The new album from Papercuts, Parallel Universe Blues, aligns in sonic terms with a lot of what's on parent label Slumberland Records. And yet, at the same time, there's a gentle lyricism here that suggests new directions for modern indie-pop bands to pursue. If Jason Quever's project is the sort of thing that chimes in all the right ways, it's always a record that bridges smart-pop with dream-pop, the brain and the heart sharing control here.
While some of this ("Clean Living", "Waking Up") indicates a love of shoegaze pioneers, Quever at least imbues this material with a remarkable amount of charm, such that the bigger numbers here ("Laughing Man", "How To Quit Smoking") positively ring with promise. These brighter selections are buoyantly tuneful and ripe with a lot of possibilities. And while the catchier tracks here on Parallel Universe Blues took me back a few decades to the heydays of bands like The Ropers and Lilys, a few others, like the poppy "Walk Backwards" brought to mind both The Clientele and Ride. While I quite liked the Medicine-y "Sing To Me Candy", I preferred the compositions here that put more emphasis on melody than effects. Now, that's not to say that Quever gets lost in his pedals here, but, rather, to praise how easily he finds his way around a big hook. There are loads of bands out there mining this vein of shoegaze gold, but few finding nuggets as peppy and promising as, for example, "Kathleen Says", a nice blend of Ultra Vivid Scene and Black Tambourine.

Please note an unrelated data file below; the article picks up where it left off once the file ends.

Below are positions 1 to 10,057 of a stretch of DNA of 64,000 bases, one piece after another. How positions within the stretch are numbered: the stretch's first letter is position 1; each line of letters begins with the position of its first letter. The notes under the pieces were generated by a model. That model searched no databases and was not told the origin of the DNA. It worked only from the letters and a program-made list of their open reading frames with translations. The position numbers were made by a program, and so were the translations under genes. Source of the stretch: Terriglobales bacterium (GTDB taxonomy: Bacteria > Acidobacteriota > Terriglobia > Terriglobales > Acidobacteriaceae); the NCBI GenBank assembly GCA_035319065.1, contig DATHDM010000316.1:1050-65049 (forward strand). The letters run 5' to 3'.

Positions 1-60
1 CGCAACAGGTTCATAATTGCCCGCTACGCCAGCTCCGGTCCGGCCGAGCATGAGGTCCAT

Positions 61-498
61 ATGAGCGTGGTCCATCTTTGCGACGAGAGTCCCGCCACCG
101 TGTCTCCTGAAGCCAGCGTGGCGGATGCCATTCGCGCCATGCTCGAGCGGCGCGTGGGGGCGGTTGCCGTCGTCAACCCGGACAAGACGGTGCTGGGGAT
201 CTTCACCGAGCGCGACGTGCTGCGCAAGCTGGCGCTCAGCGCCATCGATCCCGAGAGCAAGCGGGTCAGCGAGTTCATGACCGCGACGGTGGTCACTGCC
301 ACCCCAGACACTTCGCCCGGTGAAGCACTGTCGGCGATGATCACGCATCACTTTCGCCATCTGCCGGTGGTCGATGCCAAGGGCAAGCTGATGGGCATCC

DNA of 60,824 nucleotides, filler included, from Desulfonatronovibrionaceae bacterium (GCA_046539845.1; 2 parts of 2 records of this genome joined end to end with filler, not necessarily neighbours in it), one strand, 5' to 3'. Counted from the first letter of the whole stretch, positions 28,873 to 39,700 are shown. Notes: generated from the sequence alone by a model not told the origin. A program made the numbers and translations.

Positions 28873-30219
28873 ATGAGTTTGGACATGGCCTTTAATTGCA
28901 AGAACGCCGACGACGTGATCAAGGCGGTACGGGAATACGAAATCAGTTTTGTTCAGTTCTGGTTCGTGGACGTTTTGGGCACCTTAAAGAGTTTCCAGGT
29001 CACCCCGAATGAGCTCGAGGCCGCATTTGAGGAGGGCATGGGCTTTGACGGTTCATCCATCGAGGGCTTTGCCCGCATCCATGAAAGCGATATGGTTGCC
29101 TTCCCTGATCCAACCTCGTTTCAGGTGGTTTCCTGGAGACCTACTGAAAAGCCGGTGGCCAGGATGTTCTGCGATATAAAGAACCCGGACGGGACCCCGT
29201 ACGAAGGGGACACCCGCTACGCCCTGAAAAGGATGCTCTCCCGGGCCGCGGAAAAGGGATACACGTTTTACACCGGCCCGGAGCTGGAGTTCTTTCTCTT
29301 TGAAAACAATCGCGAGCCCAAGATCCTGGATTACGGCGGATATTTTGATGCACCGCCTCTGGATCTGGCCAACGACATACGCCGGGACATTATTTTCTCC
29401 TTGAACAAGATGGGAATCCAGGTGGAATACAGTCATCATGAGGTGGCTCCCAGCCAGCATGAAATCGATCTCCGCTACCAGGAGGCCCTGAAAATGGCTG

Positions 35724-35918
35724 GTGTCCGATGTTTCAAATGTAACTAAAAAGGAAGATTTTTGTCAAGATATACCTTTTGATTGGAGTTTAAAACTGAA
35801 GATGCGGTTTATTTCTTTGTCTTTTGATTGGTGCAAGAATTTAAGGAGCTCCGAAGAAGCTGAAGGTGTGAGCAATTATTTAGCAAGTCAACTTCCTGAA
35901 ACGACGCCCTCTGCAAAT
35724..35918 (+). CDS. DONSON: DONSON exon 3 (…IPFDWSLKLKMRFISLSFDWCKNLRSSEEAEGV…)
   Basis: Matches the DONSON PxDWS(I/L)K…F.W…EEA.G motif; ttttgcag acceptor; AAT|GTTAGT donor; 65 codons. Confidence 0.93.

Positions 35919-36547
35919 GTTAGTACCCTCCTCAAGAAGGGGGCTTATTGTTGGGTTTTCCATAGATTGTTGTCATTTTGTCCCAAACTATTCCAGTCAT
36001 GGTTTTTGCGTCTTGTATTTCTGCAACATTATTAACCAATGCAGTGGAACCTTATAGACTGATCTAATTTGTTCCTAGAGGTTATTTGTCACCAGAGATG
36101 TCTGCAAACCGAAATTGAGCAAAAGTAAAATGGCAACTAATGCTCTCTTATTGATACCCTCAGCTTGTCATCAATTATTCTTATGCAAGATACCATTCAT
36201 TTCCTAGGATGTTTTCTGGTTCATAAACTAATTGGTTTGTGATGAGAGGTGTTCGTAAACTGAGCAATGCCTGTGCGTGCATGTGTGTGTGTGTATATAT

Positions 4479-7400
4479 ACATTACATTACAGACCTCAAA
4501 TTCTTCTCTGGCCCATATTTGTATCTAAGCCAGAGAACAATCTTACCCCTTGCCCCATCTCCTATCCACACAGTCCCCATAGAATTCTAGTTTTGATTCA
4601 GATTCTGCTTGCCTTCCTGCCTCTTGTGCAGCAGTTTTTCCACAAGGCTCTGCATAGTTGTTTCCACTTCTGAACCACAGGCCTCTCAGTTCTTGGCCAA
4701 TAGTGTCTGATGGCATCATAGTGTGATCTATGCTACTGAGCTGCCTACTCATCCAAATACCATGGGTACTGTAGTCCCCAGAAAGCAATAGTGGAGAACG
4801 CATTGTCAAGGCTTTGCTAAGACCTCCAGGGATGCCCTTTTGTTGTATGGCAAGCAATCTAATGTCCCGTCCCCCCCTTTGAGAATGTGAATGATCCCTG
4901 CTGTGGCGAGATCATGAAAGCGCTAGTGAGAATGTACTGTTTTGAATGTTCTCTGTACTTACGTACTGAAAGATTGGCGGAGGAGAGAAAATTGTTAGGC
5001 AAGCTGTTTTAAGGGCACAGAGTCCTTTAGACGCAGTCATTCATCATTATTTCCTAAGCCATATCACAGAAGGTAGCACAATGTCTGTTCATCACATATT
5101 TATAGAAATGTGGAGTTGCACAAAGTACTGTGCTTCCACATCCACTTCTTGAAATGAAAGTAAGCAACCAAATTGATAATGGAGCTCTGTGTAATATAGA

Jason Quever as Papercuts has already earned plenty of praise for earlier releases, but Parallel Universe Blues is such a pleasant listen that I'm sure he's going to get lots of new fans when this one drops. Fans of Pale Saints, Swallow, and all those bands I referenced up above, are sure to love this one as much as I do.
More details on Papercuts via the band's official Facebook page.
[Photo: Courtesy of the artist and PR firm]